Baldwin was all kinds of interesting on this day. The Seahawks' radio affiliate interviewed Baldwin after the game. When the reporter asked Baldwin what was Wilson's message before that final drive, Baldwin said: "He didn't have a message. He didn't have a f-----g message."
These Seahawks live off that stuff. It's their source of fuel.
The Seattle locker room was understandably ecstatic. There was joy, but there was also a head-nodding understanding of what had just happened. The Seahawks won, but they also know just how easily they could have lost. Especially since this Packers team, unlike in the season opener when they were obliterated by Seattle, didn't play scared. At least, for the early part of the game.
Packers Let Up
Most of the time, what happens in pregame warm-ups has no actual bearing on the contest. Thinking so is usually a fool's errand. Yet there was something strange about Rodgers. He just looked…pissed off. More than I've seen him look pissed off. Like he was mad over the Packers being such huge underdogs.
Rodgers was good, but that Packers defense was better. It confused Wilson with a combination of shadowing Wilson (with Clay Matthews) and throwing different secondary schemes at him. The Seahawks offensive line was also absolutely dominated.
The Packers built a healthy lead because of aggressiveness on the offensive side of the ball. Then, mysteriously, coach Mike McCarthy began to play it safe. The Packers went into an offensive shell at one point in the second quarter, playing it safe enough to allow the Seahawks to hang around. It should have easily been 25 or even 30 to 0 at halftime. Instead, it was just 16-0.
Rodgers had some particularly strong postgame comments, his pregame irritation exacerbated by a tough loss.
"When you go back and think about it, at times, we weren't playing as aggressive as we usually are," he said.
"We were the better team today and we played well enough to win," he added. "We can't blame anyone but ourselves."
Lynch and Wilson Show Up
Two critical things occurred as the game progressed. Lynch, who was kept under control for much of the first half, started to gash the Packers. (He would finish with 157 yards on 25 attempts and a score.) Then, Wilson started to heat up.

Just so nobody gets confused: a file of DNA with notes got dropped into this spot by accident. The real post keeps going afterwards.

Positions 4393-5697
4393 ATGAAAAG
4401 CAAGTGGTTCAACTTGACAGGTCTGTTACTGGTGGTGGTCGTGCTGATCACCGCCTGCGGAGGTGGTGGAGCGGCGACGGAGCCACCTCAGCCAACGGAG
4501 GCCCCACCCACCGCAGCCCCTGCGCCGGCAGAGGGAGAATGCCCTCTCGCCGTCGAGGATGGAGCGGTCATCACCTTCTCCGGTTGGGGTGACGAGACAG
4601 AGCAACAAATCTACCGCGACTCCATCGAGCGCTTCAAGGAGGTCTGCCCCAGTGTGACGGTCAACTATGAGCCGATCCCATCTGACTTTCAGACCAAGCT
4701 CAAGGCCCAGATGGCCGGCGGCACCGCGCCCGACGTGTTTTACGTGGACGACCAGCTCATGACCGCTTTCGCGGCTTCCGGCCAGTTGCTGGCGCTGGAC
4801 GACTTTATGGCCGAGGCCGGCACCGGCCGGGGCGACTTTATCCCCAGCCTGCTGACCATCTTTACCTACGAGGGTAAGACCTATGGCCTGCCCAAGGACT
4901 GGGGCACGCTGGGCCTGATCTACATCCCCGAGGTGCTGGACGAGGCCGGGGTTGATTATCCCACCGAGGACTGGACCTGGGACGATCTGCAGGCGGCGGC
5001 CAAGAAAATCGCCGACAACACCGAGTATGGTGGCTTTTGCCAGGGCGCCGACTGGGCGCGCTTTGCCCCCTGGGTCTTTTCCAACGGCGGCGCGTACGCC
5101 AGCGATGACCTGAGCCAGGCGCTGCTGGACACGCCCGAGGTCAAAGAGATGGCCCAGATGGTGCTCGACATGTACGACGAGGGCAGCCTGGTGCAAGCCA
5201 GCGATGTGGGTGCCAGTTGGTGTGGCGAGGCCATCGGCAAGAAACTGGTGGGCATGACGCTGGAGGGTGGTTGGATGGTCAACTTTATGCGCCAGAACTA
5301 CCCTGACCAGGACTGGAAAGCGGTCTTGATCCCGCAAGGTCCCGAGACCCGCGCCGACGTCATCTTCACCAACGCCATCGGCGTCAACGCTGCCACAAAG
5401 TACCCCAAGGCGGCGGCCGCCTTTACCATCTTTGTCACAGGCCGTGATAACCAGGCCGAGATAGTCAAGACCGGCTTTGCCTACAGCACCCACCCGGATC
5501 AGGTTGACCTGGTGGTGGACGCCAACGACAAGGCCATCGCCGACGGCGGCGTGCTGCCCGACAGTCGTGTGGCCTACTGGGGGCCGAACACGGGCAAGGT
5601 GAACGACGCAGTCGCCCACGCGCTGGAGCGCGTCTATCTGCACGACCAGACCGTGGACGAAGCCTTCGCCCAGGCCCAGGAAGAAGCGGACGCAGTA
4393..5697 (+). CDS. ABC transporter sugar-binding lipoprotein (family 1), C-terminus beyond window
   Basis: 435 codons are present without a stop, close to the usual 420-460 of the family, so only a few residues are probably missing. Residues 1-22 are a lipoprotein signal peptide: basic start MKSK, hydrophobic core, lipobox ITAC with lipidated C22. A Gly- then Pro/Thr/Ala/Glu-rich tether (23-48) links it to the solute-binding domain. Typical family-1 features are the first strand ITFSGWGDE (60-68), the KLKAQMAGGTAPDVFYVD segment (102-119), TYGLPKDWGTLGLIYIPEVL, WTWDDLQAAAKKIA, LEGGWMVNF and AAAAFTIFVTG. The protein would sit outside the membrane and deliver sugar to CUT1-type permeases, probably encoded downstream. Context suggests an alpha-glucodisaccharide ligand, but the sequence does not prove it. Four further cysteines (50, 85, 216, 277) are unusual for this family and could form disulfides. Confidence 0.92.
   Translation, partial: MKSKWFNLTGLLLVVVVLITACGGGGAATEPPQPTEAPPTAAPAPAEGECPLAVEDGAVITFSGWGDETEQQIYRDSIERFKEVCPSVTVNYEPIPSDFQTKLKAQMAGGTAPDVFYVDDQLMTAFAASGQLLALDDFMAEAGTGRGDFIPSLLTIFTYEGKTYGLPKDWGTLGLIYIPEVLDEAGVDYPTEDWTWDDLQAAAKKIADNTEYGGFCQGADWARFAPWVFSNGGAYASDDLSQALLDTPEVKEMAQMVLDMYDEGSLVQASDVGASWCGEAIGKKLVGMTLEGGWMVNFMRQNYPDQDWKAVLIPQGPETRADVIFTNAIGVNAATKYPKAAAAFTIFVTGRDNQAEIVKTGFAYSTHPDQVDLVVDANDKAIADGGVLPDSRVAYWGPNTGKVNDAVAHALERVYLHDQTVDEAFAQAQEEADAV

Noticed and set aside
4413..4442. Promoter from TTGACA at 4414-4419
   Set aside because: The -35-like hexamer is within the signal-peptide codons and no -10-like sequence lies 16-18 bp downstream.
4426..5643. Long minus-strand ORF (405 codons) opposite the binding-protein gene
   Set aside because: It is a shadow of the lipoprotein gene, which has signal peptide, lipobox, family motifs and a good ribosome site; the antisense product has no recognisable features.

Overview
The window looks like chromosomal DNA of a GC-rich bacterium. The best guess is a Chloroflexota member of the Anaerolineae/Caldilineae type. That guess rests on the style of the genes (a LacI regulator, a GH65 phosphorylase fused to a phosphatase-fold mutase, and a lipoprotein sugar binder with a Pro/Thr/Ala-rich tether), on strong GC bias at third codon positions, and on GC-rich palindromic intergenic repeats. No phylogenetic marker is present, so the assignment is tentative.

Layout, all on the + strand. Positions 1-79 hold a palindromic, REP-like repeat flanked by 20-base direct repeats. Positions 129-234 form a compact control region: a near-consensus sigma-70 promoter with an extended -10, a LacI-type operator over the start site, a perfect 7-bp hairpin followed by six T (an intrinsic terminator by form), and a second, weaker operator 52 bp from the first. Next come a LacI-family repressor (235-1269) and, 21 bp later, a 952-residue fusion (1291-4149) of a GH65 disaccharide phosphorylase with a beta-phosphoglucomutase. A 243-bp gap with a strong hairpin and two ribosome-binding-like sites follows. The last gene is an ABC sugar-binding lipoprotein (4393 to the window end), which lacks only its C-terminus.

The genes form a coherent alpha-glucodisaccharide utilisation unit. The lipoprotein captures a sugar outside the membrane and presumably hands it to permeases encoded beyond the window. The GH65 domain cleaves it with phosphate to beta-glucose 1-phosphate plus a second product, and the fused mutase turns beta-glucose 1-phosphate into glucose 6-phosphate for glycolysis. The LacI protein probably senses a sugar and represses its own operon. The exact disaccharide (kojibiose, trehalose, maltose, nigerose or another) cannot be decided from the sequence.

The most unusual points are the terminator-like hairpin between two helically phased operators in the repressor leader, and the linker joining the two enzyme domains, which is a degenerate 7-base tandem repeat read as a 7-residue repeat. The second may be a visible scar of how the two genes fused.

There are two ways to look at Wilson, and how you see what happened might depend on preconceived notions. If you believe Wilson is average and a game manager and he doesn't win, but other components of the franchise do, you will see Wilson's 44.3 passer rating and four picks as validation.
If you truly understand the game and see beyond the numbers, you will see why Wilson is so good: because he's stubbornly good.
No single entity on the Seahawks symbolized the team's ups and downs in this game like Wilson. For much of the contest, Russell Wilson looked like Russell Tebow. The ball fluttered about inaccurately. It sailed high. It careened off the ground. There is no other way to say this but Wilson was awful.
Then Wilson, like the Seahawks, rose from the dead. After he ran for a one-yard score to make it 19-14 Packers with 2:09 left, and after Lynch scored from 24 yards out, Wilson converted an athletic, crazy throw on the 2-point conversion to give Seattle a 22-19 lead less than a minute later.
Then came the first of two perfect throws in overtime. On 3rd-and-7 at the Seattle 30, Wilson dropped a perfect 35-yard bomb into the persecuted Baldwin's arms.
Wilson followed that up with the touchdown throw to the persecuted Kearse. Before the play even happened—before the drive even began, when overtime started—Wilson told Kearse that Kearse was going to make the game-winning catch.
What you will hear in the coming days is what you often hear with Wilson. The defense won the game, not him. Or Lynch won it. Or Pete Carroll won it. Or the fans won it (even though a large contingent of them left the game early). Or 100 other people won the game besides Wilson. Or the Packers lost it. Or the fake field goal won it. Or the onside kick did.
In this case, in this rare case, some of that is accurate. Wilson was terrible for much of the game, and the defense saved him, but then he did what champions do—what the Seahawks do: He made the plays. Wilson went 6-of-7 to lead the Seahawks to two touchdowns in less than a minute late in the fourth period.
A brutal day, followed by two perfect throws. Two gorgeous throws to history. Two gorgeous throws to a Super Bowl.
And back to the Super Bowl.
Mike Freeman covers the NFL for Bleacher Report.